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In Visual Studio, Project Properties -> Configuration Properties -> General -> Project Defaults -> Configuration Type has {Makefile, Application(.exe), Dynamic Library(.dll), Static Library(.lib) and Utility} choices. What are the intended uses of the Utility type projects; could you please point me to some documentation? Thanks

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Utility projects are empty projects and do not have any predefined outputs. We have to write our custom build rules.

Documentation Link: https://msdn.microsoft.com/en-us/library/aa733962(v=vs.60).aspx

When you create a utility project, no files are added to the project. The utility project does not generate any predetermined output files, such as a .LIB, .DLL or .EXE. A utility project can be used as a container for files you can build without a link step:

  • You can use a utility project as a master project for your subprojects.

  • A utility project can export a MAKEFILE.

  • A utility project has nothing but custom build rules; you must create custom build rules and add files.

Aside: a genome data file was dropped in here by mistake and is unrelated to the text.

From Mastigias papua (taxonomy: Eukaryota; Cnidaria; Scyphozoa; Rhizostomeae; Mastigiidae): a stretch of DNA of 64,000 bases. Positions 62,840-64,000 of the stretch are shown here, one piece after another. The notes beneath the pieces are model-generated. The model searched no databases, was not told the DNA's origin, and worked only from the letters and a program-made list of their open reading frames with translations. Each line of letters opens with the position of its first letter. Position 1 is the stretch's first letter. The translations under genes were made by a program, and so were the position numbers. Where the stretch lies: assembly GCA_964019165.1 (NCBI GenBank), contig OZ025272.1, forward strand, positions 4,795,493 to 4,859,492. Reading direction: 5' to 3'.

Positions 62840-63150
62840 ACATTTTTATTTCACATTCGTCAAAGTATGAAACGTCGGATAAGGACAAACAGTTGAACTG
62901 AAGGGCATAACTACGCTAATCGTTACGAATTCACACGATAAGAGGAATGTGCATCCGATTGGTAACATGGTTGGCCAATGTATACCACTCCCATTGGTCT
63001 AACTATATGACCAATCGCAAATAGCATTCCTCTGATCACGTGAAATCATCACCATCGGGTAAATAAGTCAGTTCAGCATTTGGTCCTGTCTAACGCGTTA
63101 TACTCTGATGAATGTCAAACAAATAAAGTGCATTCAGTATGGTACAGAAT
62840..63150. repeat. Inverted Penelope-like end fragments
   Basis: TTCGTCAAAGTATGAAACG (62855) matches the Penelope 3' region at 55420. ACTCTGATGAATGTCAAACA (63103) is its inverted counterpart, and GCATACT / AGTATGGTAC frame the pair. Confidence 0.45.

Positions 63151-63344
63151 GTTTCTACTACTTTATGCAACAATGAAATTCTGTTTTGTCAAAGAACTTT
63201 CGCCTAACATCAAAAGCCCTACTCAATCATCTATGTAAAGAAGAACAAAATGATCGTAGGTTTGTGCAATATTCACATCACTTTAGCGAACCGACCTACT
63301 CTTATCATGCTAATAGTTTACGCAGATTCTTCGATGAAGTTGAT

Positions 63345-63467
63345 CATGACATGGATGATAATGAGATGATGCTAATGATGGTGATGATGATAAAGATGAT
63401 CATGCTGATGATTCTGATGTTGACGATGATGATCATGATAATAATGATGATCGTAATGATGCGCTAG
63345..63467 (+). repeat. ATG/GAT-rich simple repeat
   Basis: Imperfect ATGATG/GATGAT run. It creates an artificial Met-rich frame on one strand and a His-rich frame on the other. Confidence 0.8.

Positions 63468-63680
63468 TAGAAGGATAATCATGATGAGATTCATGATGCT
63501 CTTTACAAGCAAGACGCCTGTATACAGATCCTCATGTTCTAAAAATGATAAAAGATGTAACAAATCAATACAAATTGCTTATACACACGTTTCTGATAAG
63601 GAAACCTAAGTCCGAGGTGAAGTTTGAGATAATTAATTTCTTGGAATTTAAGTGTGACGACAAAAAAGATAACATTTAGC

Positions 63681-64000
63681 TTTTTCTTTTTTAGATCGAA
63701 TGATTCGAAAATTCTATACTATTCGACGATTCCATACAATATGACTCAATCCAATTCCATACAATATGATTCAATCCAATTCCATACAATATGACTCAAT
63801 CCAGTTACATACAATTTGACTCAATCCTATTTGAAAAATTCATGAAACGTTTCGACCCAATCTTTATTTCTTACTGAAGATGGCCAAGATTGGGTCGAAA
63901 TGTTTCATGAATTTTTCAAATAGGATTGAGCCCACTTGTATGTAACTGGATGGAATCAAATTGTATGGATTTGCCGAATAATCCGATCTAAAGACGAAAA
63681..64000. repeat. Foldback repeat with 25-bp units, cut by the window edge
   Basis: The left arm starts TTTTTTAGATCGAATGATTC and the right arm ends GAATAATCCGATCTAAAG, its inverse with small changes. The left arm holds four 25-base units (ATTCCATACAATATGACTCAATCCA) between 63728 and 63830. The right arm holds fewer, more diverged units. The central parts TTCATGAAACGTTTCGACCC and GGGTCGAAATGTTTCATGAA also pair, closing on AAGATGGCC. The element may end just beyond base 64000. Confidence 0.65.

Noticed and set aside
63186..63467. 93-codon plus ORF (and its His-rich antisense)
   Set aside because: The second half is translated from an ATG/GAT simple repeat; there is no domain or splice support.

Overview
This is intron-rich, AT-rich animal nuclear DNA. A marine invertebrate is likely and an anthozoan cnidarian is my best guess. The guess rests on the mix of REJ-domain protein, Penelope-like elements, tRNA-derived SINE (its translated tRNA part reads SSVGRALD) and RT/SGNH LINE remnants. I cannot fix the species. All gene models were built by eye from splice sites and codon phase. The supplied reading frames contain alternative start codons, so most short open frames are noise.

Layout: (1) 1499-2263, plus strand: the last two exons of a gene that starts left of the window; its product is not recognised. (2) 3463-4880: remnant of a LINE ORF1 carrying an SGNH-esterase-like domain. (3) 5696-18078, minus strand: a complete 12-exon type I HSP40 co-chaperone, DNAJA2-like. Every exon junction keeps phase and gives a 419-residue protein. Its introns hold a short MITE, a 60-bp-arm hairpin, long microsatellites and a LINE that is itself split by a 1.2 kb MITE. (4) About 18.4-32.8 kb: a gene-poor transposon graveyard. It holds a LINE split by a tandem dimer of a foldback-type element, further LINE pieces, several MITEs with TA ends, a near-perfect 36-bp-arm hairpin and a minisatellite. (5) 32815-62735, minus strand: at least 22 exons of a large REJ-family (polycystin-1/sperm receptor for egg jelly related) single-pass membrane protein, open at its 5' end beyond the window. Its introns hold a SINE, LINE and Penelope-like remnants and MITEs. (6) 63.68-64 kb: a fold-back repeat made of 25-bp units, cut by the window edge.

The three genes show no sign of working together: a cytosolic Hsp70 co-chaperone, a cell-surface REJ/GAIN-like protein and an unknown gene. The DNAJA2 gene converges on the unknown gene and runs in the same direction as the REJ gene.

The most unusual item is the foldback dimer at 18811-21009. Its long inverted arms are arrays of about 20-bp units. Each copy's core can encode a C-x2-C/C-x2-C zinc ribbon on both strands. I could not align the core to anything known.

• Utility projects respect the list of specified outputs and checks to see if outputs are out of date.

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    I'd like to add that this is IMHO the only way to have utility behaviour in visual studio, even for C# developers. BUT you need the C++ Workload installed on the machine. Most C# devs apparently don't, which will cause issues finding Microsoft.Cpp.* build targets. – Samuel Feb 4 '20 at 8:59
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    @Samuel Thanks for that. I spent half an hour looking on why I couldn't add utility projects since I'd wiped my machine. Here I go filling the hard drive again... – nitz Apr 2 '20 at 19:11
  • The documentation link was last updated 2006 and has a notice saying it's no longer valid. Also it says that in order to create a Utility project, you create a DLL project but then gives no further direction – M.M Mar 29 at 0:32

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